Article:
Today (Sunday, April 15th) was no ordinary day. I hiked a lot of interesting trail, met interesting people, had a great time. But reflecting back on it, the pieces of today don't seem to form a whole.
Perhaps I'm just lacking inspiration. Maybe I've hiked too many miles in too few days and am suffering from some subtle form of burn-out. Maybe I'm just over-analyzing, trying to fit a square peg into a round hole. What law of nature is there that says that a certain bit of time and space has to have a theme? None! It is what it is.
Okay, fine. I'll just let the description flow and forget about trying to find a 'big picture'. I probably ought to do that more often.
It rained overnight - the kind of light, pattering rain that comes with a warm front. So not surprisingly, today developed into a muggy, almost summer-like day. I started hiking with a sweat shirt on because the temperature was cool. But I hadn't accounted for the humidity. I shed the sweat shirt within five minutes and dragged it around in my backpack all day. End of weather theme.
The trail presented me with tremendous variety. From south to north it began with the nearly half-mile walk over water on concrete - the Clarks Ferry Bridge. There's a parking area on the east side which was full up with day hikers this beautiful Sunday. It's probably used by 'park-n-ride' types during work days, but it seems a good safe place to leave your car.
Then the trail crosses three sets of railroad tracks, enters the woods, and begins to climb Peters Mountain. There's a vista point that lets you see Shermans Creek and the south end of Duncannon, but not the interesting center-town section. In fact there is never a good vista of the town spread out before you - just wishful glimpses. The best of these, of the south end of town, came from the top of Peters Mountain. So I'm breaking the south-north spatial continuity theme by presenting it here. Gahhhhhhhhhh!
Back to the ascent. The trail passes an old stone foundation, seemingly intact without mortar, kind of like an inferior form of Inca stonework - interesting, but doesn't integrate with anything else on the trail today - see what I mean? Near there I had my first "You're 'Seeks It', aren't you" moment (Ahhh! a possible theme!) It was the receptionist at the Boiling Springs ATC regional office, out hiking with five friends. I was surprised that she remembered me, given all the faces that must pass through that office. People's recall for other people (ones they don't even care about) astounds me. I'm horrible at it. More than once, I've wondered if I have a mild form of Aspergers Syndrome - which itself is a mild form of autism. I couldn't place her very familiar face because she had her long straight blond hair tied up behind her today. Okay, I've totally trashed the potential theme. It was nice to chat with her again, but I wish I had asked her about her hike, about her passion for the trail, if she'd done a thru-hike ... a million possible things I'd like to learn.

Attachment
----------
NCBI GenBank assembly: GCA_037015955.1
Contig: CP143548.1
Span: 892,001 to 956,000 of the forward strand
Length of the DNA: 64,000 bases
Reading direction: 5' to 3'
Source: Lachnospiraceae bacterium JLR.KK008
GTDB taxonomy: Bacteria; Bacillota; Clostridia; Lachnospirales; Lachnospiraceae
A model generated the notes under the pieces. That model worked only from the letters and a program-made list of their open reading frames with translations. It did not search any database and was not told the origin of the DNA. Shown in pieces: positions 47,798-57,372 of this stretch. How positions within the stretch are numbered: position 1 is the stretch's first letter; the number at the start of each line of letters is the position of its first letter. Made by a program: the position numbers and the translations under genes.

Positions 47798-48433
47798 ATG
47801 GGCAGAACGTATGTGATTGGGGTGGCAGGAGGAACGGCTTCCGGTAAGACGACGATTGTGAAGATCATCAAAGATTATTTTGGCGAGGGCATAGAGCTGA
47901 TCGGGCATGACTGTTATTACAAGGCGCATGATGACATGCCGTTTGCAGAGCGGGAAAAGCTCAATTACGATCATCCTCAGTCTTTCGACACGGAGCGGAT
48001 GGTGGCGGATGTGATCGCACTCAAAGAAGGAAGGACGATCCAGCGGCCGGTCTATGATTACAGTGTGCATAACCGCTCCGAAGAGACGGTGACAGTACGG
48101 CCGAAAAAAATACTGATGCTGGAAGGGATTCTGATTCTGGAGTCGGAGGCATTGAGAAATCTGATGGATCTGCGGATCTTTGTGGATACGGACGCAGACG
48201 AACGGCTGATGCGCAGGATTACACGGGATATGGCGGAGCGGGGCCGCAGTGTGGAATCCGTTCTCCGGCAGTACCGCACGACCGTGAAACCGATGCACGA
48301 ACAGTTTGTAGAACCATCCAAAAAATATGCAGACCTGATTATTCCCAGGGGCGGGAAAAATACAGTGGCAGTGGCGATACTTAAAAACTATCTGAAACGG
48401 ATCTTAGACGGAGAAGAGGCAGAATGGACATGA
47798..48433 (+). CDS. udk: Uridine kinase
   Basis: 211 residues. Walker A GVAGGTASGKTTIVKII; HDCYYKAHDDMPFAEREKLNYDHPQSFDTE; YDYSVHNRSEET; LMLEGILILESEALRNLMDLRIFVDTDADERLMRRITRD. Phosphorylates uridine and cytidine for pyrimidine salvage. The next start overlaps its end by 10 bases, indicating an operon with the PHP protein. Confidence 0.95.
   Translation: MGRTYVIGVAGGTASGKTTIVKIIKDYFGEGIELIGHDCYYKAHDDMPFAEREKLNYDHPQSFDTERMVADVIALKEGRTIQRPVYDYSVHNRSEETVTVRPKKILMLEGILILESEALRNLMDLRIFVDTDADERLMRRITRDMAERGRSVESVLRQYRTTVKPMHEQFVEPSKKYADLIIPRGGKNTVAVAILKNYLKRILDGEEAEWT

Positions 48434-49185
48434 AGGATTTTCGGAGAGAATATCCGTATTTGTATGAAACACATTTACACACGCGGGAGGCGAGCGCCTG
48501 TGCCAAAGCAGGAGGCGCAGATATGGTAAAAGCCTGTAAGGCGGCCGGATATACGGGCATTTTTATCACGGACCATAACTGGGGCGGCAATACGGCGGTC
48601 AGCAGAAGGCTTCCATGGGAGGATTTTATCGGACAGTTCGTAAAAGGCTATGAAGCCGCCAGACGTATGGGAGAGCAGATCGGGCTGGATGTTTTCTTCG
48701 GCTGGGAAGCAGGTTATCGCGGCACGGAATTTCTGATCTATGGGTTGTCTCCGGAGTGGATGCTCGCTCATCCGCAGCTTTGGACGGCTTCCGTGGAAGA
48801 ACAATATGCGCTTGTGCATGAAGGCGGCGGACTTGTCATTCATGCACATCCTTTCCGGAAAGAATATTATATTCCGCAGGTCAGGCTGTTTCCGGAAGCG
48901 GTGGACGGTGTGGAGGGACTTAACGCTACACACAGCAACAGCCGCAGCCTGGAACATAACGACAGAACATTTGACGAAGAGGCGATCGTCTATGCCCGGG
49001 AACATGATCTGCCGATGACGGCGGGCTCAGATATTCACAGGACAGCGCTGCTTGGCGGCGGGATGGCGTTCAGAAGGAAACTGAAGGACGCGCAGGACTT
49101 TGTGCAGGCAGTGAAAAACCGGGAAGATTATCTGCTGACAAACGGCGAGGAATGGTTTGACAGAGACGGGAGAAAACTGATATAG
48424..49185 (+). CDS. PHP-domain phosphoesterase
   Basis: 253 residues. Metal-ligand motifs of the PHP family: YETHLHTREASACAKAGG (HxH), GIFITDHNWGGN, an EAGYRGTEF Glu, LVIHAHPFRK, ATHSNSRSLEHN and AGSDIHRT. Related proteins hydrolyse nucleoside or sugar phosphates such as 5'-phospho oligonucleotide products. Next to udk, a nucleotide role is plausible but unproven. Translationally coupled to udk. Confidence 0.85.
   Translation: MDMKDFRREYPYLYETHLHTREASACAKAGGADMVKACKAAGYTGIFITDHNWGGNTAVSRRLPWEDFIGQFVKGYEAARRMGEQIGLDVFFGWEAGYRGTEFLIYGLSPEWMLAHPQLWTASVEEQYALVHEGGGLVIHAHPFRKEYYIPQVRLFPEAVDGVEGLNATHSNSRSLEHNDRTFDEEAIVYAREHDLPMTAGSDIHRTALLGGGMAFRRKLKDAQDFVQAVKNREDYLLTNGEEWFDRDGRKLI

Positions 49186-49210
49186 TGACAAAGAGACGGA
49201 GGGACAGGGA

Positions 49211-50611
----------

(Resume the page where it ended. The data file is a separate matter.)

On up the side of Peters Mountain the trail begins to switch back and forth and begins to get rocky. When you emerge on the ridge top, there's a pretty woods that was full of blooming red bud trees with the Susquehanna River as backdrop.
It was there that I had my second "Are you 'Seeks It'?" moment. Three guys with full gear were coming up the trail northbound. The last one spoke the surprising question. This time it was someone I had never met, and I knew it. He said he had been following me on Trail Journals. Wowzer! I was flattered. We chatted for a goodly time and exchanged photo-ops. They are from southeast North Carolina and are out for a week doing the section from Duncannon to Port Clinton. It's likely I'll meet them again as I work my way north in parallel with them. Meet (left to right) 'Cool Hand', 'Desperado', and 'Solar Speck'.
Now the theme turns to 'Rocksylvania'. In roughly nine miles of trail I hiked today, this 0.7 mile section was the only part with honest-to-goodness rocky footing. It starts as you reach the top of the ridge and continues past a couple of popular day-hiker destination vista points with views of the Susquehanna River to the south:
The vistas to the south abounded. After the rocky section, and a temporary descent to pass the Clarks Ferry Shelter, there's another viewing opportunity from a power line clearing. Here you can also get a look at the countryside to the northwest, including pieces of the Susquehanna and Juniata Rivers. Then you follow the power line access road - great smooth footing - for nearly half a mile and from there the woods walking is rocky but mostly level and mostly tolerable - meaning not bad enough to slow you down. There's another vista to the south from a campsite.
Another two miles of woods walking on the ridgetop, often with no rocks at all, leads you to the nice new pedestrian overpass of PA 225. After that comes a section of down-and-up trail that bypasses a communication tower. Many day hikers still follow the road past the tower, which the AT takes to farther north, once the tower is out of sight.
Finally my tale without themes ends with a vista with nothing much to see. That is Table Rock. It looks out over a wooded valley to the next mountain south, and that's it. It's a great spot for a viewpoint, 'all dressed for a party but with no place to go'. Kind of a fitting way to end my description of a day full of interest but without a theme. So now it's onward - time to carpe another diem andtry to artificially assign *it* a theme!
Below is a map showing the route of today's hike. The title is a hyper-link to the site, where I've posted more photos and the GPS data:
AT Day 95 - Peters Mountain at EveryTrail
EveryTrail - Find the best Hiking in Pennsylvania
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